Academic journal article Academy of Accounting and Financial Studies Journal

The Impact of Disclosing Management's Past Forecast Accuracy on Nonprofessional Investors' Heuristic Decision-Making

Academic journal article Academy of Accounting and Financial Studies Journal

The Impact of Disclosing Management's Past Forecast Accuracy on Nonprofessional Investors' Heuristic Decision-Making

Article excerpt


With the dramatic increase in the availability of personal investment websites and the increasing number of individuals choosing to manage their own investment portfolios (Looney et al. 2006), understanding the needs for, and uses of, publicly-available information by nonprofessional investors when making their investment decisions have become more important (Barron et al., 2004). The nonprofessional investor is challenged by the need to predict future earnings, stock returns, and risk (Moser, 1989). In addition, behavioral research in finance and accounting indicates that, because of the inherent uncertainties in the decision-making process, investors often rely on heuristics (rules-of-thumb) when making investment decisions (DeBondt, 1998).

Heuristics are decision rules which develop over time and are stored in memory (Chen et al. 1999). Their use is triggered by the receipt of heuristic cues which are information items related to the decision at hand. Heuristic cues used in investment decisions may include company name recognition (Teoh & Wong, 1993), CEO reputation (Cianci & Kaplan, 2010), and past stock prices (DeBondt, 1998). While heuristic cues such as these can be helpful when making investment decisions, they can also lead to poor choices because they often don't have a direct relationship to the firm's earning potential or investment worthiness (DeBondt, 1998).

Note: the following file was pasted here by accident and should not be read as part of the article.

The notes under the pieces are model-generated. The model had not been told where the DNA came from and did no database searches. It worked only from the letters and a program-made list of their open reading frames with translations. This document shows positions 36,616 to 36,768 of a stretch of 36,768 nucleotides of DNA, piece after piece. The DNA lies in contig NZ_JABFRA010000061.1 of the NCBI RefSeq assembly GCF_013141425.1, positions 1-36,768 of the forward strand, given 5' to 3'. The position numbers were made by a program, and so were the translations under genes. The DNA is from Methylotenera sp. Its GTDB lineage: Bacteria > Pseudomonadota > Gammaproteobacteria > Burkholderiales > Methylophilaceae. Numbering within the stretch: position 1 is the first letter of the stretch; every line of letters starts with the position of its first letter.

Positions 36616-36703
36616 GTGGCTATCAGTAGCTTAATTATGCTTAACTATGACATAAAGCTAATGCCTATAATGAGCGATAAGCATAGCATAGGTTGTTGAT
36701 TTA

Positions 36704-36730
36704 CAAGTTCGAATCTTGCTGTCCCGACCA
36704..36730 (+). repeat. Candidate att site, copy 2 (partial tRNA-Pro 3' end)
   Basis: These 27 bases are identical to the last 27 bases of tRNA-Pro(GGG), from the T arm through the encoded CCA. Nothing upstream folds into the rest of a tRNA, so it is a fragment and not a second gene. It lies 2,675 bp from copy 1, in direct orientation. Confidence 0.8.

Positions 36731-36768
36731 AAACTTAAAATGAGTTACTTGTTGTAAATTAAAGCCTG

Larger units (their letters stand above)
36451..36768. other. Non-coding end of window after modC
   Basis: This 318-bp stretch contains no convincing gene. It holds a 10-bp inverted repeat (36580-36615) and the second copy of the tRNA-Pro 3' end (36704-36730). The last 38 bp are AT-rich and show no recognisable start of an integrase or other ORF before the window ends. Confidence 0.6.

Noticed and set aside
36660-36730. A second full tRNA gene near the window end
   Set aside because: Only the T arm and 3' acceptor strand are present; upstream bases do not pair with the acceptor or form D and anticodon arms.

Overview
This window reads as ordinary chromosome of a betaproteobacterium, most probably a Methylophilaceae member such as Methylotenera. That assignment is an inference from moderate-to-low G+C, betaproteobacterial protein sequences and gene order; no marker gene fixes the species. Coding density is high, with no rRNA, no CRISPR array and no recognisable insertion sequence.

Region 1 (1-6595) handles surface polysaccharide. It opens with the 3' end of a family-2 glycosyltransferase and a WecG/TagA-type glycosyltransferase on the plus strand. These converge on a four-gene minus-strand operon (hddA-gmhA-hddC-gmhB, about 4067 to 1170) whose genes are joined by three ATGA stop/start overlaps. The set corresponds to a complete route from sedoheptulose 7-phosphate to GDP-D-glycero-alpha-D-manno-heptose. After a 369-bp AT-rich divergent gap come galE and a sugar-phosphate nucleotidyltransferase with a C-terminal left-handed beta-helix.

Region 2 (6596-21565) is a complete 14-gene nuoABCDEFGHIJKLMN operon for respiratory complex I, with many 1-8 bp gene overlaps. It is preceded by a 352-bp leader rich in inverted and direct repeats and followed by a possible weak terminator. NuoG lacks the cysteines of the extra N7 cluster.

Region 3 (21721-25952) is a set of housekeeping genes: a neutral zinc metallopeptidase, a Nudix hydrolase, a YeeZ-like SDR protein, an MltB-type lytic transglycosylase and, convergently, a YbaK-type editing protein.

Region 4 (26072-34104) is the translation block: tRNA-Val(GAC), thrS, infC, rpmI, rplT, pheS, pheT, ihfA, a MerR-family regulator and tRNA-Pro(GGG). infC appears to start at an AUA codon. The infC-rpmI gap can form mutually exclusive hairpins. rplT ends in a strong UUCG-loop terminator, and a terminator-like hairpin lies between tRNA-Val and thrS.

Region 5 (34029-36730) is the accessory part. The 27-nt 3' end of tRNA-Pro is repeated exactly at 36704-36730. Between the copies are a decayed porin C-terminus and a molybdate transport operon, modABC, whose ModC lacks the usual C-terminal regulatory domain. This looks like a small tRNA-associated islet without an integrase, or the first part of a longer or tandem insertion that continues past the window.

The use of heuristics results in investors developing intuitions about their investment decisions (DeBondt, 1998). This first impression (or initial preference), once formed, functions as a decision default (Chaiken et al. 1989). The decision to stay with, or switch away from, the initial preference depends upon the strength of "constraint information" which is information that either contradicts the initial preference or supports an alternate decision (Simmons & Nelson, 2006). Accordingly, as investors obtain additional information about the firms they are considering for investment, their initial preferences may be strengthened or weakened. Unfortunately, some types of constraint information related to investment decisions can be difficult for nonprofessional investors to use because the information may be difficult to interpret and/or access. An example of this type of information is management's earnings forecast.

A well-established literature stream has shown that management's earnings forecasts provide decision-useful information to investors (Waymire, 1984; Pownall & Waymire, 1989). From the individual investor's perspective, management forecasts provide forward-looking information that can be useful when predicting future cash flows. However, the interpretation of earnings forecasts can be difficult because its value is dependent, at least in part, upon the perceived reliability of the forecast. For instance, a reputation for highly accurate forecasting based on past disclosures increases the perceived reliability of subsequent management forecasts (Benjamin & Strawser, 1974; Williams, 1996). While knowing how accurate management has been in the past is helpful, this information is often difficult to acquire because it is not currently a required disclosure. Thus, managements' earnings forecasts potentially represent an important source of constraint information, but the appropriate use of this information may be dependent upon the knowledge and/or experience of the investor.

The present study is an initial exploration into nonprofessional investors' use of management's earnings forecasts. Specifically, we consider the impact of specifically stating management's past forecast accuracy after investors have already established an initial investment preference. The experiment included 102 business students with limited investment experience assuming the role of nonprofessional investors. Each was presented with case materials describing two fictitious firms being considered for investment. …

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